Source: News.com (Extract)
Posted: August 1, 2021

After the possibility of pets being allowed in economy or business class on Australian planes was raised in June, there’s now a push for our four-legged friends to be permitted entry to shops, restaurants and hotels.

Like many things, the Covid-19 pandemic has profoundly shifted people’s relationships with their dogs, veteran dog trainer Heather Northover told the ABC, with prolonged working from home conditions marking a turning point in “responsible dog ownership”.

“It’s helped people bond with their dogs,” Ms Northover, who has spent more than 40 years in the industry, said.

“I hope that it’s a beginning for Australians to adopt more responsible dog ownership and start to enjoy their dogs more and look after them a bit better.

“Ultimately, what I’d like to see is Australia start to move down the same pathways that we see in Europe and America where dogs are really considered part of the family.”

While dogs are Australia’s most popular pet – with more than five million of them across the country – in places like Europe, the UK and the US, “people tend to live with their dogs inside, they go down the street with them, they go to cafes, they stay in hotels with their dogs”, Ms Northover added.

“Here in Australia, that doesn’t happen very much because people tend to get a puppy and then when it’s not cute anymore, it goes outside and it learns to just look after itself,” she said.

Under current laws in Australia, owners face many restrictions over where they can take their pooch, with local councils enforcing no-go zones at parks and beaches, with noncompliance often carrying a hefty penalty.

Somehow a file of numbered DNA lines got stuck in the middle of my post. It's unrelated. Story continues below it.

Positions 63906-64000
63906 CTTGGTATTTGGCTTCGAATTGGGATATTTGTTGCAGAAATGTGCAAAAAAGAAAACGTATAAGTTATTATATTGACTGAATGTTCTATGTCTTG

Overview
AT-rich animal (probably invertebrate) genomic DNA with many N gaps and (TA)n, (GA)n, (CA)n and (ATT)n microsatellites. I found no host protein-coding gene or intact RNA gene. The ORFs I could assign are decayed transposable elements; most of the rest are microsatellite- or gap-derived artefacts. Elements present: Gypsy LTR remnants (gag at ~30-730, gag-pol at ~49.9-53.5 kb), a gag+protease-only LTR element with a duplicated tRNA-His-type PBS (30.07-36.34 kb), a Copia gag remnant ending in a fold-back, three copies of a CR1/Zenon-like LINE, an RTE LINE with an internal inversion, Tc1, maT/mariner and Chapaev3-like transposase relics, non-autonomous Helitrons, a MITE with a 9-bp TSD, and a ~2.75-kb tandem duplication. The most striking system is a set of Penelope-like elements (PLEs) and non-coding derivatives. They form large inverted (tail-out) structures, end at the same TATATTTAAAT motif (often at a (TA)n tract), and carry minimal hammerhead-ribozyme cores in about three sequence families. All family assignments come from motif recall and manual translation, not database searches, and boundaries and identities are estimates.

There are also leash laws that require all dogs to be on a lead in public places unless in a designated off-leash area.

At food venues, according to Food Standards Australia and New Zealand, “pet dogs may be permitted, but only in outdoor dining areas that are not enclosed”.

It’s at the discretion of the business owner to “decide whether or not you let customers have their dogs in outdoor dining areas” and “you can also say under what circumstances the dogs are allowed” (for example, customers being told their dog must be on a lead) – though different rules apply for service animals.

But “a silver lining” to the pandemic could be a change in this attitude nationwide.

“We have seen this year questions about dogs being allowed on public transport and in motels and in cafes,” Ms Northover said.

“It’s actually a good side effect of [Covid-19] that people are paying more attention to their dogs and becoming more interested in these little animals they’re sharing their lives with.

“They can have someone to talk to and someone to go for walks with and someone to spend their day with.”

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